Humans are very good at watching others and imitating what they do. Show someone a video of flipping a switch to turn on a CNC machine and after a single viewing they’ll be able to do it themselves. But can a robot do the same?
Bear in mind that we want the demonstration video to be of a human arm and hand flipping the switch. When the robot does it, the camera that is its eye will be seeing its robot arm and gripper. So somehow it’ll have to know that its robot parts are equivalent to the human parts in the demonstration video. Oh, and the switch in the demonstration video may be a different model and make, and the CNC machine may be a different one, though we’ll at least put the robot within reach of its switch.
Researchers from Google Brain and the University of Southern California have done it. In their paper describing how, they talk about a few different experiments but we’ll focus on just one, getting a robot to imitate pouring a liquid from a container into a cup.
Continue reading “Neural Networking: Robots Learning From Video”
Around the Hackaday secret bunker, we’ve been talking quite a bit about machine learning and neural networks. There’s been a lot of renewed interest in the topic recently because of the success of TensorFlow. If you are adept at Python and remember your high school algebra, you might enjoy [Oliver Holloway’s] tutorial on getting started with Tensorflow in Python.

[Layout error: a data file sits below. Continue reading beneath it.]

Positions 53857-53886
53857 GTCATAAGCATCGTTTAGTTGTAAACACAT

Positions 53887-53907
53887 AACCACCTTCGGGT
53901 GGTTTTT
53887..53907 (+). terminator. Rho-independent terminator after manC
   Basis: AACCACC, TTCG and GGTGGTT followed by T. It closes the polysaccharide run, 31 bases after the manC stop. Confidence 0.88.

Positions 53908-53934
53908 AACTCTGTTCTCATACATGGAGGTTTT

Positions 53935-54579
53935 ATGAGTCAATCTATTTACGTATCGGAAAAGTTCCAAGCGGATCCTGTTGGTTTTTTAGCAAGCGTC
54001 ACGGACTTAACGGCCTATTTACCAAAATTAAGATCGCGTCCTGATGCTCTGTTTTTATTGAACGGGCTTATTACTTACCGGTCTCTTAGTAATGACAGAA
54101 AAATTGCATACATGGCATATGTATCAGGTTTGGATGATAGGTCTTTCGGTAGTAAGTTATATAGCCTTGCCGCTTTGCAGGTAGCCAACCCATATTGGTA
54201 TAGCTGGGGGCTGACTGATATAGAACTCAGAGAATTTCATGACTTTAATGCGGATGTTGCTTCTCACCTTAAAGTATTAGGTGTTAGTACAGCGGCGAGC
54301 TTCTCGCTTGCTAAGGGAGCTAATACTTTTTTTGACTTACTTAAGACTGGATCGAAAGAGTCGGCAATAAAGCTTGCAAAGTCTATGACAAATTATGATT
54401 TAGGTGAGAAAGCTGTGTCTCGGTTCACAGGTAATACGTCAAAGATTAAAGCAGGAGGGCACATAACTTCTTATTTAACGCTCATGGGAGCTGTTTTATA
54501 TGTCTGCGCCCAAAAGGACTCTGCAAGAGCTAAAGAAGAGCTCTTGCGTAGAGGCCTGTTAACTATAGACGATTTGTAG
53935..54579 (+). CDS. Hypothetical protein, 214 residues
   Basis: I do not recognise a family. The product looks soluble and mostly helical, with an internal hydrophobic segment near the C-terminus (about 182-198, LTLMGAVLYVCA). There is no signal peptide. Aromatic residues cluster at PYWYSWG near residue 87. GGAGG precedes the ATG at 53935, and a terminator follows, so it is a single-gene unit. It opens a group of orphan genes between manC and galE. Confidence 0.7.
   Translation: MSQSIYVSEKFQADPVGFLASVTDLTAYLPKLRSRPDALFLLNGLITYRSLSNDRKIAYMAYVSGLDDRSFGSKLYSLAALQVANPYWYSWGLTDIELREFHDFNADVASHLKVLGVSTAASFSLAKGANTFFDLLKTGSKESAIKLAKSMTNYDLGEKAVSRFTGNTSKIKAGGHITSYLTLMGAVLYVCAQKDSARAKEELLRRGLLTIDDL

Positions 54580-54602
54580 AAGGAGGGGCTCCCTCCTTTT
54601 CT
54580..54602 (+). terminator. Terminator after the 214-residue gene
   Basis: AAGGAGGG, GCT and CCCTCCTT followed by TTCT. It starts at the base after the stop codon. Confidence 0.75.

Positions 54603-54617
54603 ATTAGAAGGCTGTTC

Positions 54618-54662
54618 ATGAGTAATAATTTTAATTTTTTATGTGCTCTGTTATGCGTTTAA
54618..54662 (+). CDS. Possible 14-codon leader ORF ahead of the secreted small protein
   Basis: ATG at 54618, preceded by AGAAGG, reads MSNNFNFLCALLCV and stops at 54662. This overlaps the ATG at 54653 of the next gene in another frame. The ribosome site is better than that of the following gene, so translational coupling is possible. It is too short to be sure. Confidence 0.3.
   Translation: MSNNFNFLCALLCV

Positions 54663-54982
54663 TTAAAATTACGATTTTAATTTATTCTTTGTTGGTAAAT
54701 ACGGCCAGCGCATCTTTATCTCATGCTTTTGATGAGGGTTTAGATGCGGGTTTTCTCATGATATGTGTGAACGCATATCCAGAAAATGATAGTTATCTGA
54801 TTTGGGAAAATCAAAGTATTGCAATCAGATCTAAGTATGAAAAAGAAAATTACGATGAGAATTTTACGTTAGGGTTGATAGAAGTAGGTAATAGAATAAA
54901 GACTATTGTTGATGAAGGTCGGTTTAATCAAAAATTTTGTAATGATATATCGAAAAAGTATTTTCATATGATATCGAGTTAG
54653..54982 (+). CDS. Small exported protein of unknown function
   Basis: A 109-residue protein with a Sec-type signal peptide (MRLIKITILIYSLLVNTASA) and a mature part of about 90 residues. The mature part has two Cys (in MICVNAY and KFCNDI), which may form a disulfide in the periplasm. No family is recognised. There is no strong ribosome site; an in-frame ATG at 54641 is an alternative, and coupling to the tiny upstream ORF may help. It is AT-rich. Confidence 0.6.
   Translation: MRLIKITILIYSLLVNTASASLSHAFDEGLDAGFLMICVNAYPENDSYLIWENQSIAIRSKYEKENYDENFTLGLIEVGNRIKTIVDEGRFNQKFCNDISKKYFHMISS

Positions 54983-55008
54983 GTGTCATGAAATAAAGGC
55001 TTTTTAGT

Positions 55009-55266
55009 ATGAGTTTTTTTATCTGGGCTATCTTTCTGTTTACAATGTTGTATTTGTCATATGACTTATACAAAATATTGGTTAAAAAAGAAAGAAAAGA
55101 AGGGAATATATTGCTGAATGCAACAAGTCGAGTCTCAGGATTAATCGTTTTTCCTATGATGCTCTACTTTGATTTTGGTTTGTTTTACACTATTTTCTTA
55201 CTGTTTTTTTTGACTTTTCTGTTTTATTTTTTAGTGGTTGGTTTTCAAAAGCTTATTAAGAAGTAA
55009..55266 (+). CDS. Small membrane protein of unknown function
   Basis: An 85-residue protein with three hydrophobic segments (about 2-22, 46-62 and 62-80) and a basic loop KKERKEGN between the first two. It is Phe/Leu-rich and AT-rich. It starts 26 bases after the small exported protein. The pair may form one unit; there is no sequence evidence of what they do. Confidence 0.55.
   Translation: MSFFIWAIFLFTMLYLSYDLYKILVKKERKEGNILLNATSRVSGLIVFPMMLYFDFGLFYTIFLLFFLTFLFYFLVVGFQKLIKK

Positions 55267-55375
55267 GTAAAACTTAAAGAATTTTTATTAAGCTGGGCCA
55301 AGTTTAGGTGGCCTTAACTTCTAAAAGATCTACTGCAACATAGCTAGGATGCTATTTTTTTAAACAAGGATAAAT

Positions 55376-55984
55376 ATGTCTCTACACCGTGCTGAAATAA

[Oliver] gives links on how to do the setup with notes on Python versions. Then he shows some basic setup operations. From there, he has the software “learn” how to classify random points that either fall into a circle or don’t. Granted, this is easy enough to do with traditional programming, so it isn’t a great practical example, but it is illustrative for learning purposes.
Given that it is easy to algorithmically decide which points are in the circle and which are not, it is simple to develop training data. It is also easy to look at the result and see how close it is to the actual circle. You’ll see that it takes a lot of slow learning before the result space looks like a circle and not a triangle or some other odd shape.
Continue reading “Tensorflow Tutorial Uses Python”
In case you didn’t make it to the ISCA (International Society for Computers and their Applications) session this year, you might be interested in a presentation by [Joel Emer] an MIT professor and scientist for NVIDIA. Along with another MIT professor and two PhD students ([Vivienne Sze], [Yu-Hsin Chen], and [Tien-Ju Yang]), [Emer’s] presentation covers hardware architectures for deep neural networks.
The presentation covers the background on deep neural networks and basic theory. Then it progresses to deep learning specifics. One interesting graph shows how neural networks are getting better at identifying objects in images every year and as of 2015 can do a better job than a human over a set of test images. However, the real key is using hardware to accelerate the performance of networks.
Hardware acceleration is important for several reasons. For one, many applications have lots of data associated. Also, training can involve many iterations which can take a long time.
Continue reading “Hardware for Deep Neural Networks”